[OS X TeX] TeX wrappers

Jérôme Laurens jerome.laurens at u-bourgogne.fr
Wed Sep 15 12:41:43 CEST 2004

Le 14 sept. 04, à 16:20, Bruno Voisin a écrit :

> Le 14 sept. 04, à 15:17, Massimiliano Gubinelli a écrit :
>>  The issue of extracting the pdf should be considered, from the point 
>> of view of a user interfaces, as a conversion from .texd  to .pdf. 
>> Something like "Extract PDF To File..." or "Write PDF To file...".
> For those that did use Textures on earlier Mac OSes, this is exactly 
> how things worked from the user point of view: a Textures document was 
> a single file, containing the input text (the .tex file) in the data 
> fork and TeX's output (the .dvi file) as separate resources (one per 
> page) in the resource fork. Opening the file opened two windows, one 
> containing the input text and the other containing the output view; 
> using Save saved the file with this structure, while Save As had 
> allowed selection of DVI format: in that case a standard .dvi file was 
> created, that could be transferred to other platforms.

The difference is that a filter need not be tied to any application and 
can be just a system service.

> This wasn't specially well suited for LaTeX, which still required 
> separate input files, some of them having then purposeless DVI 
> resource forks, but Textures was really designed with plain TeX in 
> mind.
> For this, bundles (or wrappers), as allowed by OS X, would provide 
> superior integration and user experience. The only thing I fear is 
> that, by looking at something very wide-ranging and ambitious, 
> integrating projects, CVS, and more, the initial simplicity of the 
> Textures-like interface (Open, Save, Save As, a Pictures window for 
> importing images, etc.) would be lost. That would be a pity.

There is now a a paradigm named MVC for Model-View-Controller suitable 
for GUIs

The model answers the questions
- what is the information?
- how is it stored?

The view answers the question
- how the information is displayed?

The controller simply makes the link between them and is the most 
delicate part.

The view doesn't care about how information is stored or organised, the 
model doesn't care about how the information will be displayed.
Both live their own life. All the real  job is made by the controller 
(and the programmer who designs the controller indeed).

The view can decide to display less information that is available in 
the model, for the sake of simplicity.
A good data model allows at the same time simple GUI for newbies and 
advanced ones for experts.

As we are mainly discussing the data model, so you should not be afraid 
of the User Interface...

But all this is theoretical... :-(

BTW, Cocoa and MVC go rather well together...

> Back to Textures, the resource fork was also the repository for 
> document-specific metadata such as encoding, font and font size for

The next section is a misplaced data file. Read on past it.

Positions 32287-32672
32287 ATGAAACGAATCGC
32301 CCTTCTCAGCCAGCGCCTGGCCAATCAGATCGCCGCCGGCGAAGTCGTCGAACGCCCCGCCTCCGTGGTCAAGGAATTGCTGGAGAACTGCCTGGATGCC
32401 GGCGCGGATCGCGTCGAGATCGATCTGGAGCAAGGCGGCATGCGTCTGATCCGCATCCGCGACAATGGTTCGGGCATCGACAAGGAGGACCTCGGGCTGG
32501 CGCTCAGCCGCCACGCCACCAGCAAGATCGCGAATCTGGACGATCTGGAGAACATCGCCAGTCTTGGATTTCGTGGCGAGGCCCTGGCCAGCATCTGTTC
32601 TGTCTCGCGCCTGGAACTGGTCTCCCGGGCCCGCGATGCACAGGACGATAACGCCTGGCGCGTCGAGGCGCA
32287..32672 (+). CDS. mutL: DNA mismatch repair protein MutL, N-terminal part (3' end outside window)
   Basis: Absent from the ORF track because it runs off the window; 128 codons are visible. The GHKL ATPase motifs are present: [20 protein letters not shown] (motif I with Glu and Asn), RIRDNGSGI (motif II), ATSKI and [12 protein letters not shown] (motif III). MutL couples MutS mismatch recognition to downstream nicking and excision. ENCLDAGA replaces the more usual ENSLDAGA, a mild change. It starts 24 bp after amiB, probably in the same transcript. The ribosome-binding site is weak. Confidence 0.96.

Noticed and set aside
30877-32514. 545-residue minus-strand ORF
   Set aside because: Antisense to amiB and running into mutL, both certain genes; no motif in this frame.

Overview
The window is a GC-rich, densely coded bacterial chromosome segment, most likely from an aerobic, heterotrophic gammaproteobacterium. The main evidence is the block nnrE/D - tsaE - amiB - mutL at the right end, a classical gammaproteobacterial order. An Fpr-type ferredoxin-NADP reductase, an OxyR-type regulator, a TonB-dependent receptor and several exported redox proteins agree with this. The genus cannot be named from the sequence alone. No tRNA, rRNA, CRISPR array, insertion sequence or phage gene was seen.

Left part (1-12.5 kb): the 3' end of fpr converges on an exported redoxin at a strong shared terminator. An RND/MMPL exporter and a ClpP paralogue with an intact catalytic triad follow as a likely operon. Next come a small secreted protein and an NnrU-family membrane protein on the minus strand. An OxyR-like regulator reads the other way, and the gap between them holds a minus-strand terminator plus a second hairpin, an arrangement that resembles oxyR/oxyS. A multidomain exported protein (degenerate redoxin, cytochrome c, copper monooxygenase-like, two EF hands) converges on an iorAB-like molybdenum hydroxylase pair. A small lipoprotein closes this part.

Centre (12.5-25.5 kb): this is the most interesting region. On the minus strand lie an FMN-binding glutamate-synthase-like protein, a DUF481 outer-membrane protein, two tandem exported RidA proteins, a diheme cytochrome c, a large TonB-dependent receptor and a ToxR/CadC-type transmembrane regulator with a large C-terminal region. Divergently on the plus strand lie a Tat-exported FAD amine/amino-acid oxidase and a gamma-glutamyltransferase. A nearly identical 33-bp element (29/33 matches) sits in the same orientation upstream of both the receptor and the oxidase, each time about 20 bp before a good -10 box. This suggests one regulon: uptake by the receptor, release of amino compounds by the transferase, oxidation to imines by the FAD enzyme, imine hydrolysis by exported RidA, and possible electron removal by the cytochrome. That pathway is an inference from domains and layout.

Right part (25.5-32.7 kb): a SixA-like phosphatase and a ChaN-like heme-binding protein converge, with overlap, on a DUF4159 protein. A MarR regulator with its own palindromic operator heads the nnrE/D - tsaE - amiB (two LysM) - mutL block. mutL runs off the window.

> the input window, position of pointer the last time the document was 
> saved, position of page and magnification for the input window, window 
> size and position of windows on screen, etc. It would seem more 
> natural to keep the same structure, i.e. a separate meta-data file as 
> opposed as cryptic informations in the main .tex input file, for a 
> bundle structure.
> On related matters, I agree with Ross Moore that trashing auxiliary 
> files may be a bad idea: there are some old .tex files of mine that I 
> would like to print again now, but I can't, because I hadn't created a 
> .ps or .pdf out of them then, and unfortunately I can no longer use 
> their .dvi or .tex content because they required special fonts or 
> versions of packages that are no longer available. Bundles would 
> eliminate this kind of disagreement, while still keeping the auxiliary 
> files hidden which I think is a bonus from the user point of view: for 
> those of us that aren't developers and that have grown, computer-wise, 
> with the Mac, it feels unnatural and ugly to have, for each document, 
> directories containing several files, some of them with identical 
> names and different extensions, instead of (something appearing as) a 
> single file.

AFAIK, one reason TeX has not evolved since years is that kind of 
compatibility problem.
But the problem is there and has moved to macro versioning and fonts.
The technical question is:

is the log file sufficient to retrieve the correct environment?

The problem with the log file is that it cannot be parsed automatically 
with 0% error due to its lack of syntax.
This can pose problems to newbies, and unfortunately, we cannot expect 
everyone leaving sometimes the newbie TeX level...

There can be also the output of some file I/O tracking made by tex with 
an appropriate option.

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